Completing your insurance questionnaire will be much simpler if your organization already has a formal and documented cybersecurity program. Otherwise, you should prepare yourself to focus on improving your security controls before speaking with the agent. If your company does not currently have data security measures in place, odds are you may not qualify at all.
What will an insurance agent ask?
Your review may begin with identifying information security risks at your organization. The agent will ask questions like these:
Q: Does your company process or store sensitive credit card numbers, protected health information (PHI), or other personal identifiers, such as social security numbers?
- If the answer is yes, your company must remain compliant with regulations that oversee this type of data. The guidelines from regulators will steer you toward what kinds of controls must be in place to secure that kind of sensitive data.
- From here, you will need to fill in what types of information your business stores, processes, or collects.
- Then, you will be asked to disclose the amount of sensitive data your organization stores.
- Finally, you will need to document the number of unique individuals your company stores data for, or about.
Q: Is your business required to follow regulatory requirements, such as HIPAA, GDPR, FERPA, SOX, GLBA, PDPA, and PCI-DSS?
- If so, your company will already have regulations you must follow to stay compliant. For example, HIPAA has strict rules about how healthcare providers can use, transmit, and store patient data. Knowing what security controls must be in place in advance of your insurance meeting will help you to know what action steps to take before and after securing cyber insurance.
- Along these lines, are there any government-specific security frameworks your organization needs to follow? Examples include the Canada Privacy Act, CASL (anti-spam regulations), PIPEDA (data protection and privacy laws), or provincial privacy laws.
Q: Do you provide laptops or other devices for employees or allow employees to use personal devices?
While allowing employees to use personal devices for work is tempting, there is a substantial risk. If a device is lost or stolen, sensitive data could be lost. Additionally, unsecured devices are a vulnerability that hackers could exploit.
Q: Do you allow vendor access to your systems or network?
- If you give third-party contractors or vendors access to your data, you need to know what security controls they have.
- What are the chances that your partners could be subject to a cyberattack? What are your vendors’ policies on announcing data breaches?
- Do you regularly audit the security of contractors in your supply chain?
Q: Does your organization currently have cybersecurity protocols or a formal cybersecurity program in place?
- What data protection policies and controls do you currently have in place?
- Do you have an information security team or department? Additionally, who has formal, documented responsibility for its oversight?
- How much of your annual budget do you allocate to information security?
Read more: What to look for in a cloud security partner
ber insurance agents will also want to know specifics about your current computer systems and network setup. Questions may include:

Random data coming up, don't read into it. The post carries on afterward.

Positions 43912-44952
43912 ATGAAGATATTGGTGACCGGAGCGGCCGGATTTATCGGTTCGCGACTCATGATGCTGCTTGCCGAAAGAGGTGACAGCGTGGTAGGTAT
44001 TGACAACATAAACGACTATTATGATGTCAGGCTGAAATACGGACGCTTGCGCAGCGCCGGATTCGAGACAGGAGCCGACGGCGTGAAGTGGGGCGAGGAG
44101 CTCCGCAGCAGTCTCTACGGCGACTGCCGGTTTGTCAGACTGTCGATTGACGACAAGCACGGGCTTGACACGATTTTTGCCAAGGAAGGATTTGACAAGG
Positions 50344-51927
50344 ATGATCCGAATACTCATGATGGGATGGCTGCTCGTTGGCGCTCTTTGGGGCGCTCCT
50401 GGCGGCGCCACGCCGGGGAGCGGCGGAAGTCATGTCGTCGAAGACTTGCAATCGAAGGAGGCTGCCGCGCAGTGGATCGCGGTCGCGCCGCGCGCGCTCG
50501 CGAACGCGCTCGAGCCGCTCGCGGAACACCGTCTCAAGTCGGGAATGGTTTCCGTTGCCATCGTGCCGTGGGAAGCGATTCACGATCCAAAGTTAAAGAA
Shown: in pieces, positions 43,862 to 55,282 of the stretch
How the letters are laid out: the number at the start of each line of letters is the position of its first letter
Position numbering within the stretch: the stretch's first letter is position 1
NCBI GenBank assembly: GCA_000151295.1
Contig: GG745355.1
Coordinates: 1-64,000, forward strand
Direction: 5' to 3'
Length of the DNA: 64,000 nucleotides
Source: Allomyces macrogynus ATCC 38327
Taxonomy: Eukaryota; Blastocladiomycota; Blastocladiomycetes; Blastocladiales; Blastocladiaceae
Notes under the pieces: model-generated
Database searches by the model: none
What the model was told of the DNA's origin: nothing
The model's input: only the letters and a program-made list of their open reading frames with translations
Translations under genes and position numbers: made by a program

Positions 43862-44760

- Does your company use a next generation firewall? Do you have a patch management program and update your computers and firewall regularly?
- What antivirus software has your organization deployed, and how often is it updated?
- Is there a network intrusion protection system (IPS) in place? What about an intrusion detection system (IDS)? How often is each system updated?
- Does your e-mail service have anti-spam filters or an e-mail security gateway?
- Do you require multi-factor authentication (MFA) to log in to your computer network and access e-mail?
- Does your company practice good “password hygiene?” Do you require complex or randomly generated passwords? Do you require passwords to be updated routinely?
What policies are in place for acceptable use, data security, password complexity, incident response, and others?
Other cyber insurance considerations
Today, many companies have turned to the Cloud for hosting data and information storage. In this case, you will need to provide information about your company’s cloud service providers.
- What security policies does your cloud provider have in place?
- Does your provider audit cybersecurity via a third-party vendor?
- Can your provider supply a SOC type 2 report on request?
- Can your cloud provider meet compliance regulations from federal or provincial governments or PCI DSS?
Some cyber insurance questionnaires ask about customer contracts with questions like:
- Are your customers required to agree to a contract that defines who is responsible for data privacy and security?
- Does your contract contain “hold harmless” or other indemnification clauses?
- How often are your contracts reviewed by a lawyer or your legal team?
Some insurance companies will ask additional questions based on what sector your company is in. In the following post in this series, we will discuss addressing security gaps or starting a new cybersecurity program from scratch.
Need help strengthening your company’s cybersecurity program? Talk to our experts today.
Read more from the cybersecurity insurance blog series: